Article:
In fact, in line with previous findings, a recent US study by the Yale School of Public Health (YSPH) found that for every 0.7 milliliters of e-cigarette e-liquid that goes unsold due to restrictions on vapes, 15 additional traditional cigarettes are sold.
The study which is in the process of being peer reviewed at Social Science Research Network, involved a large-scale, long-term analysis of policies and sales data. It concluded that certain measures targeting vaping products may have unintended consequences, potentially driving users to switch to conventional cigarettes, which are considerably more harmful.
The substitution effect identified by the study was particularly pronounced among cigarette brands popular with individuals aged 20 and under. This led to the conclusion that flavour restrictions could potentially increase smoking rates among both young people and adults.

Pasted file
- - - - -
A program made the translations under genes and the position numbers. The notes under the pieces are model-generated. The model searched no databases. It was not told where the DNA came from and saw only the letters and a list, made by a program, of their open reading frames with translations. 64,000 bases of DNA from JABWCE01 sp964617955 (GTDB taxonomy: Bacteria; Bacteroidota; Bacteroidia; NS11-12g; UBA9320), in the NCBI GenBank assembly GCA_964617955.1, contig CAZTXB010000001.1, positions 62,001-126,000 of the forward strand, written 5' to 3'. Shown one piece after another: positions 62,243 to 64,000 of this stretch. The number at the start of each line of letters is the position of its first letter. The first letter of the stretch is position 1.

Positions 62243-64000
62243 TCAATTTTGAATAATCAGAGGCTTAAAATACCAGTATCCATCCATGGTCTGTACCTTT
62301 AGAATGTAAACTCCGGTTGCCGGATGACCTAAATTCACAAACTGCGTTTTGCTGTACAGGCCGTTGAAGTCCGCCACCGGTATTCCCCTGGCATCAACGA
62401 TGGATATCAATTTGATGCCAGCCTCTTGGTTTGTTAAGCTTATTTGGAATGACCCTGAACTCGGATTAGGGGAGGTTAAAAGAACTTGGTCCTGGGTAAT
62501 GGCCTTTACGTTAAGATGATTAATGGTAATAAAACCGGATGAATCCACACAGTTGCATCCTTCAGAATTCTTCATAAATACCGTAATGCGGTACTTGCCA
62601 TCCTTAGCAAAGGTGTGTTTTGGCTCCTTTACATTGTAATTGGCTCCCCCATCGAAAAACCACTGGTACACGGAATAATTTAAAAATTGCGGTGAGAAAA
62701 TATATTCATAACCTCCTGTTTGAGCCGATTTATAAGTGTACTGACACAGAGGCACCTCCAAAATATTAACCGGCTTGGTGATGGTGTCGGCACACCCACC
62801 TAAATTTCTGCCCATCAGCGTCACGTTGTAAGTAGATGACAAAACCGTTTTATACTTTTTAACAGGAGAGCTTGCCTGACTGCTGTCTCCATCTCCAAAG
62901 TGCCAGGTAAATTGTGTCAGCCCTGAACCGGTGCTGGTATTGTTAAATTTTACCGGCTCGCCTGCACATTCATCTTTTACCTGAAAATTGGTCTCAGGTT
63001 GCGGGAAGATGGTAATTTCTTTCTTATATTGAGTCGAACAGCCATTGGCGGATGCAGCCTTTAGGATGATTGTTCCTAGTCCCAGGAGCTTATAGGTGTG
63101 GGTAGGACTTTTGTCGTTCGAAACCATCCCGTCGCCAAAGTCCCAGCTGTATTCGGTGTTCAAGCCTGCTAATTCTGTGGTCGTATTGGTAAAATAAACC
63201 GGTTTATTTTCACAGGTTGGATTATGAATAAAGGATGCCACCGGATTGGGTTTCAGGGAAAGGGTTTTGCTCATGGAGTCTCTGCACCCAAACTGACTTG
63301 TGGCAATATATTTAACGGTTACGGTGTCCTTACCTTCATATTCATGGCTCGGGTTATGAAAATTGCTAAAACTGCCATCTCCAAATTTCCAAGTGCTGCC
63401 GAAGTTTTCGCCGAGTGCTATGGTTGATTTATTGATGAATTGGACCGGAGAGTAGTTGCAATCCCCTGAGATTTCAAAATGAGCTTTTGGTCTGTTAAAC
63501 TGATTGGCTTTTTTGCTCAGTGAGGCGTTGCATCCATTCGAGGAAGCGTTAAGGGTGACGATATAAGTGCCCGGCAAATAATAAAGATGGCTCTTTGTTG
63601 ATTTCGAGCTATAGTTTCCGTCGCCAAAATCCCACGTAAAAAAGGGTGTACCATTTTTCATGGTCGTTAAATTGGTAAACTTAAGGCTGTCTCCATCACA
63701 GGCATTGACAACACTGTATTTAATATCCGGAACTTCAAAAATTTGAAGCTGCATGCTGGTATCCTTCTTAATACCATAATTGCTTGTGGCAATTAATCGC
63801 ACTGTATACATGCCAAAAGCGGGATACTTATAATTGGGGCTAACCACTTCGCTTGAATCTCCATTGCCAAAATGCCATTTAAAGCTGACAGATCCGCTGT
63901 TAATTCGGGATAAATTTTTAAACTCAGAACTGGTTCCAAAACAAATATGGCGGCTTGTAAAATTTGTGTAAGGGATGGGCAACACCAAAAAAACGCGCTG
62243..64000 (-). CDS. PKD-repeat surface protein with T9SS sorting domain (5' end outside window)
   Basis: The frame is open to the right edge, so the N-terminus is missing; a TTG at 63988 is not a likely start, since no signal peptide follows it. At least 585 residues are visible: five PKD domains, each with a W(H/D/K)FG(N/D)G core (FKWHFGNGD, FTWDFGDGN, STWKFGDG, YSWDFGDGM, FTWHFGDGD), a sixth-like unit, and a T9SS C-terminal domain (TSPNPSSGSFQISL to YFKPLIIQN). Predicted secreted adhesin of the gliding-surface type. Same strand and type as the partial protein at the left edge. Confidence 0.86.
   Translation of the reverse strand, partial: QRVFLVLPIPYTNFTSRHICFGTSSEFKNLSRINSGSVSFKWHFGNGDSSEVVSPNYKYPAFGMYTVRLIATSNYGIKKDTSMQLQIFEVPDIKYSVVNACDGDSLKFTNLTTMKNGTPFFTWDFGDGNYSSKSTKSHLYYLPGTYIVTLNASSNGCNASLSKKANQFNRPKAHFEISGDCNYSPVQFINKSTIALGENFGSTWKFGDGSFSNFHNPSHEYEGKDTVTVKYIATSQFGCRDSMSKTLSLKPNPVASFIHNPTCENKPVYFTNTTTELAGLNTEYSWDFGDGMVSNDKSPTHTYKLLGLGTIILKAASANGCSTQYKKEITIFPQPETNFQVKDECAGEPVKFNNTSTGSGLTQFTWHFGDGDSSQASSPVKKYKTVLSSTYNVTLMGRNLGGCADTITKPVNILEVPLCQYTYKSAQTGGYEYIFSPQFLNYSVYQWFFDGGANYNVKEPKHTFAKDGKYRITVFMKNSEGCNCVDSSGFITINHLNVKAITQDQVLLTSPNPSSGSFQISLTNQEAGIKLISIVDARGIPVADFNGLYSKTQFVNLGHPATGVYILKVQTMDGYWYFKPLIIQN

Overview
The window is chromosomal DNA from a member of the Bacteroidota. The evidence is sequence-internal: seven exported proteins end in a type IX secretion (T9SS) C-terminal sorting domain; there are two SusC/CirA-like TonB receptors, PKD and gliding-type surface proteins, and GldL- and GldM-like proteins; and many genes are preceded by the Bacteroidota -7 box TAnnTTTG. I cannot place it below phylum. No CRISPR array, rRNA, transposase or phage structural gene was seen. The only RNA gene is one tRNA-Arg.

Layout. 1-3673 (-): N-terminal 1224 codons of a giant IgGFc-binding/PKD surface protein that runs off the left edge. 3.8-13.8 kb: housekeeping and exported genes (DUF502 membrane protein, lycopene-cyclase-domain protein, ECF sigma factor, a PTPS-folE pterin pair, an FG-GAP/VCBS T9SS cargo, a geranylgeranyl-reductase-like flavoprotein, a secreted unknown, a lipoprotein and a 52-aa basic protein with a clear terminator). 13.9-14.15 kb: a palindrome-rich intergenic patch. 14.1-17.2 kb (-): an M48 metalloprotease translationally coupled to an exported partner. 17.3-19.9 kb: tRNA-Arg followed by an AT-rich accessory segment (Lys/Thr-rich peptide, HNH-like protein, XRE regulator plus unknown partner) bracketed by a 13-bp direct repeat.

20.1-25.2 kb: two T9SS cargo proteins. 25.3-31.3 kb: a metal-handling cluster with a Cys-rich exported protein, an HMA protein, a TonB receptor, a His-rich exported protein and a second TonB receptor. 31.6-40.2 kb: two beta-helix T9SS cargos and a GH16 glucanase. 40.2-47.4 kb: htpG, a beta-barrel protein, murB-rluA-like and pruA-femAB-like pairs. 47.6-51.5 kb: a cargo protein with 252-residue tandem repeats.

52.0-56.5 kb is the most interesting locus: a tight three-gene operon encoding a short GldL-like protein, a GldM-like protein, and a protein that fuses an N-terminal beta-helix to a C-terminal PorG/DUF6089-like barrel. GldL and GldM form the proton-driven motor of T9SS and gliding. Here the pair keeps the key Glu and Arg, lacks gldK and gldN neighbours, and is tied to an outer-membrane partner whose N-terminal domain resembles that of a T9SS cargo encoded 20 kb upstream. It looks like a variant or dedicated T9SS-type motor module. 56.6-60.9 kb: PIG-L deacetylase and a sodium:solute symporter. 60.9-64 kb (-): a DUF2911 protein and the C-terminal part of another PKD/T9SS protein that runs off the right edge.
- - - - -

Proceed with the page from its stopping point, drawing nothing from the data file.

The research highlights that policies intended to reduce nicotine-related harm may in fact exacerbate the problem. Abigail S. Friedman, the study’s first author and an associate professor in the YSPH Department of Health Policy & Management, reiterated that while both smoking and vaping carry health risks, the available evidence indicates that smoking is substantially more harmful.
To this effect, authorities should bear in mind that the public health costs of vape policies may outweigh their intended benefits, and the effectiveness of such policies and their potential negative impact on public health need to be questioned. Sadly Australia is doing the exact opposite. Australian authorities are ignoring any expert opinions which question their current strategy, sticking their heads in the sand, and insisting on doing more of what is already failing miserably.
Australian Experts Send Comprehensive Review on Vaping to Local Authorities